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My 'not so' Brand Spankin' new Atari 800!

DoctorSpuds

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So… This Atari 800 computer was found in the basement of West High School in Madison WI. It was with 2 other 800’s, and 800X and a 520ST, there was also an Atari 820 printer, four 5 ½ inch floppy drives, and an Atari 850 interface. The 800X works as do all the floppy drives,the 520ST is not functioning due to an issue with the power button and likely something else,and two of the three 800”s are functioning as well, it is unknown if the 820 or 850 work since we have no idea how to hook them up and use them. It also took us quite a bit of time to figure out that the 800's had to have the front door closed to actually power on the system, we were worried that they were all broken, but as said earlier only one 800 was, and it was because the case had broken in such a way that it couldn’t power on, there is likely nothing wrong with the board and the RAM AND ROM were fine since we had to use them on the other 800 that lacked them, now the poor thing is just a caseless empty husk.

 

The Machine I purchased is working quite well (and was originally going to use it to type what you’re reading know but all the photo’s I took of the screen had much of the writing cut off, oh well). In fact I’m finding it easier to type on the 800’s keyboard than the one I use with my computer. The machine itself does have a few detractions, mainly due to age and simply being dirty, the function keys are very sticky and like to hold themselves down, this can likely be fixed with a little bit of cleaning, also the PC speaker likes to randomly beep loudly and quickly when I’m typing, I may just disconnect the thing. Aesthetically this computer looks rather hilarious, in that it is enormous. The thing is as long as an Intellivision, as deep as an Odyssey2 with The VOICE add-on and as thick and it probably weighs more than an original Xbox. Yes, I do know about how the 800 was designed to be a ‘friendly typewriter’ or something like that, but that can’t mask the fact that this thing just looks plain weird. But as it is this is a fantastic machine to both type on and play games with, I hope to expand my collection of games, though it is more likely that I will just buy an SD drive and load it up with all the software I want without spending a small fortune.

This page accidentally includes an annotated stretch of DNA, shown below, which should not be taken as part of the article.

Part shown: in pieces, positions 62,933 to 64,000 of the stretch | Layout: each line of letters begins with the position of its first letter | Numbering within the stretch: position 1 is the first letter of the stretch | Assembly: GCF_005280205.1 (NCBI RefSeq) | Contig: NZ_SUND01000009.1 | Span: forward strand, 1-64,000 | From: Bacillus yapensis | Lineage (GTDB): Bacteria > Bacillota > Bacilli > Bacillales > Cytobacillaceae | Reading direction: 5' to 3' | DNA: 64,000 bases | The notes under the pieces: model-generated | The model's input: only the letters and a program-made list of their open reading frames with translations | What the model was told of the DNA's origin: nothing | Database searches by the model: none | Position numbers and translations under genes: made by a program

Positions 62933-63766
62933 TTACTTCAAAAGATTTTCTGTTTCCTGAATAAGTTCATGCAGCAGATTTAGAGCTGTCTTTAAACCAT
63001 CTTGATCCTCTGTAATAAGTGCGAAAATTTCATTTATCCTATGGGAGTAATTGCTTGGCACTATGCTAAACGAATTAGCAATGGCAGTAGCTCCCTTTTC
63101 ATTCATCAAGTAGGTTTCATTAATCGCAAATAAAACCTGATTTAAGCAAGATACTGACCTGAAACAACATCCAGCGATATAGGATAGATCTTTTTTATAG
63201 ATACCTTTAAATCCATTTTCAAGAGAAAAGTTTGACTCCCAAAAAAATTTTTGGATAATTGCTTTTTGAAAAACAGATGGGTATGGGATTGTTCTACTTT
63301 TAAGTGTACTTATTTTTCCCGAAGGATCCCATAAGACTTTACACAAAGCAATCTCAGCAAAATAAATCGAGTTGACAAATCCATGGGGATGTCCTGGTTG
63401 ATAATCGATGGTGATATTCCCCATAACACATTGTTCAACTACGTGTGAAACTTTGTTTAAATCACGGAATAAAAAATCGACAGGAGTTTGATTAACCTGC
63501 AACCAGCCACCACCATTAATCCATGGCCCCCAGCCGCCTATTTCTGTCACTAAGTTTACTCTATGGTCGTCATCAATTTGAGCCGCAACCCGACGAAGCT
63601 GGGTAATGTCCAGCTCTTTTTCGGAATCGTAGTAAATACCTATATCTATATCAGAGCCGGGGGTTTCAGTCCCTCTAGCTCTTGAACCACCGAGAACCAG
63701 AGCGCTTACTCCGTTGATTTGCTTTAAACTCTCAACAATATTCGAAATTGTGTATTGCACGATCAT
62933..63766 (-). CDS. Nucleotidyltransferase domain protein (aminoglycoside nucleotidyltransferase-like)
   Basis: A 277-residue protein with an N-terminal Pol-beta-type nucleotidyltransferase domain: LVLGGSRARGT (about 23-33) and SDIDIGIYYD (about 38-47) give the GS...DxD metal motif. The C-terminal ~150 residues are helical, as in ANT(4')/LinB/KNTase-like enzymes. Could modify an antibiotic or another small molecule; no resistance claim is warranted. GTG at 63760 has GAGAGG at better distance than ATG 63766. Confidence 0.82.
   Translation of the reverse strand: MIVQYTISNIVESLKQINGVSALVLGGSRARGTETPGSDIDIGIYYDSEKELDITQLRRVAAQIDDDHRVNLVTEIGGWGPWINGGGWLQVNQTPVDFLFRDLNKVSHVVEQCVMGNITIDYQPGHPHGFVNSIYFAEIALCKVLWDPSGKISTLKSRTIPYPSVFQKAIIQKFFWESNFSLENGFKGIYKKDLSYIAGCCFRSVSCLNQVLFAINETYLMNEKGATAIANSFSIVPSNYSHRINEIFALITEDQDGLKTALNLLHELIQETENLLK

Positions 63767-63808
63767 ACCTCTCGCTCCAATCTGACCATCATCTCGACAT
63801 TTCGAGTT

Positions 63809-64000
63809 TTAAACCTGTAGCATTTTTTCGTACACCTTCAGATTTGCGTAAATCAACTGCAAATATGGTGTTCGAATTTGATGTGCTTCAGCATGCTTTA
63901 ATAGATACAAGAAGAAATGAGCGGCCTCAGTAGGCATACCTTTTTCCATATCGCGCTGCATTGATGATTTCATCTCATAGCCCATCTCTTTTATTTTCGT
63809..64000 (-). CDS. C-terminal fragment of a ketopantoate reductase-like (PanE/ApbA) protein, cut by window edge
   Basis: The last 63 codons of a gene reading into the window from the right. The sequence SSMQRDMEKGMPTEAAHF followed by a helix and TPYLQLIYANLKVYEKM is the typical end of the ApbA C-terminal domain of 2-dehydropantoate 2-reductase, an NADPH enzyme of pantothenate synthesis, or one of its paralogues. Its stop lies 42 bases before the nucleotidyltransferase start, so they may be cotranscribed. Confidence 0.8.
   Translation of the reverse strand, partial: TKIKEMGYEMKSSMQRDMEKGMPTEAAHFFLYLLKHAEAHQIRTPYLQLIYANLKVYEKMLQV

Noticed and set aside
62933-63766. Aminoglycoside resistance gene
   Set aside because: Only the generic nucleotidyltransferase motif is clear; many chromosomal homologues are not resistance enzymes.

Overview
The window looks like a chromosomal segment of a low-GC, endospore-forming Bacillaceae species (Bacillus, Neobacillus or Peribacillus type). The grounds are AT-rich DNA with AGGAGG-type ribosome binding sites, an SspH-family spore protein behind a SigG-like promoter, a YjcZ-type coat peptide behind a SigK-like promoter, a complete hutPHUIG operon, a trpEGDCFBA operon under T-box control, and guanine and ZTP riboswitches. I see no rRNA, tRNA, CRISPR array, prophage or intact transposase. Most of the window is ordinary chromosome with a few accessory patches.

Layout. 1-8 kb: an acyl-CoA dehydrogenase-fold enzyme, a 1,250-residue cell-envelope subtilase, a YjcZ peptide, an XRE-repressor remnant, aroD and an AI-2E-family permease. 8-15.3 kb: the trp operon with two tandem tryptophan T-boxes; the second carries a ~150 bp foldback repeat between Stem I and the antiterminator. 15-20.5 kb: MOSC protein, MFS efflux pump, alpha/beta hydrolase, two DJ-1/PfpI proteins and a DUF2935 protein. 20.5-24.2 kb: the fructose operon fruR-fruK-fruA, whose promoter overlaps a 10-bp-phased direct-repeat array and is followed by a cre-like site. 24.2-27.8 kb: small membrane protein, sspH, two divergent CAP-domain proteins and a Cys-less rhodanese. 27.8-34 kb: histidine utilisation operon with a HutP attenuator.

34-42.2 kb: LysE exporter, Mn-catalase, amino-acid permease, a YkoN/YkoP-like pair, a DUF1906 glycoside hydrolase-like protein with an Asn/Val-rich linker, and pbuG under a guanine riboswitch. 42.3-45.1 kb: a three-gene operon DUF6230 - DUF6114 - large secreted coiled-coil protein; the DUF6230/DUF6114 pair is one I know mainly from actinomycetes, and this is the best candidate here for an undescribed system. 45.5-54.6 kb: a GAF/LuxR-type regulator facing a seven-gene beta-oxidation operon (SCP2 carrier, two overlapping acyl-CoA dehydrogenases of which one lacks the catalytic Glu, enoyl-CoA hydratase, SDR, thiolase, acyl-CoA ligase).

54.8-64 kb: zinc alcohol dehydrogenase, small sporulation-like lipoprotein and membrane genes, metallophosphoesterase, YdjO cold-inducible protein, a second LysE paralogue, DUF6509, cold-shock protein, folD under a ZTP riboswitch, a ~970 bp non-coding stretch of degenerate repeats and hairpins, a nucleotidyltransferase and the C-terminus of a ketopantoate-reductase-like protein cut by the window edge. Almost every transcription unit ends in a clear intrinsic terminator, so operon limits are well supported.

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The 800 was originally designed to be the next console after the 2600. It eventually got there in 1982 as the 5200, but it was intended to be released as early as 1979. The 2600 was designed with a shelf life of only a couple of years. Atari management (then owned by Warner) balked at the price tag, and decided to try to cash in on the home computer market that was dominated by the Apple II at that point instead. Nolan was really upset by this, since he knew that the bulk of profit was going to come from the software, not the hardware. He said something along the lines of if you air-dropped free game consoles into Los Angeles, you'd have complete market dominance overnight. (This is all talked about in the Stella at 20 tapes.)

 

This has completely fascinated me since I first heard about it, because if you rewind to 1979 and replace the 2600 with the 5200 at that point (we'll assume they'd have fixed the controllers), the 2600 would have exited the market and the 5200 would have been the console in place to ride the wave of the video game explosion that happened. All of the arcade ports that made the 2600 a hit would have been that much better, games with more complex gameplay and advanced graphics would've been accessible outside of the realm of home computers, and Atari would've had a far more powerful console years earlier than it did, and years earlier than any competitors.

 

All of that may not have stopped Atari from mismanaging itself into an early grave, but it's interesting to think about what the video game landscape would've been like, and how much further ahead home consoles might have been in the early 80's.

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If the 5200 had launched in 1979 as a games console and not a computer, it wouldn't be too far a stretch to imagine the 7800 being released around 84-85 to get ahead if the NES and still maintain, if not dominance, a decent share of the market. it's nice to imagine what would have been, but never was.

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According to the interviews in Stella at 20, the likeliest successor to the 5200 would've actually been the Amiga in around that same time frame, as it was developed by many of the original Atari engineers who had left.

 

The Amiga, in the early 80's... as an Atari game console. Imagine that happening, and how far the entire industry would've been propelled forward!

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The Amiga, in the early 80's... as an Atari game console. Imagine that happening, and how far the entire industry would've been propelled forward!

 

That would have been astonishing, it probably would have jumped the industry ahead by 3-5 years at least. So... a 16 bit console hitting the market BEFORE the NES was released, that would have been mind blowing.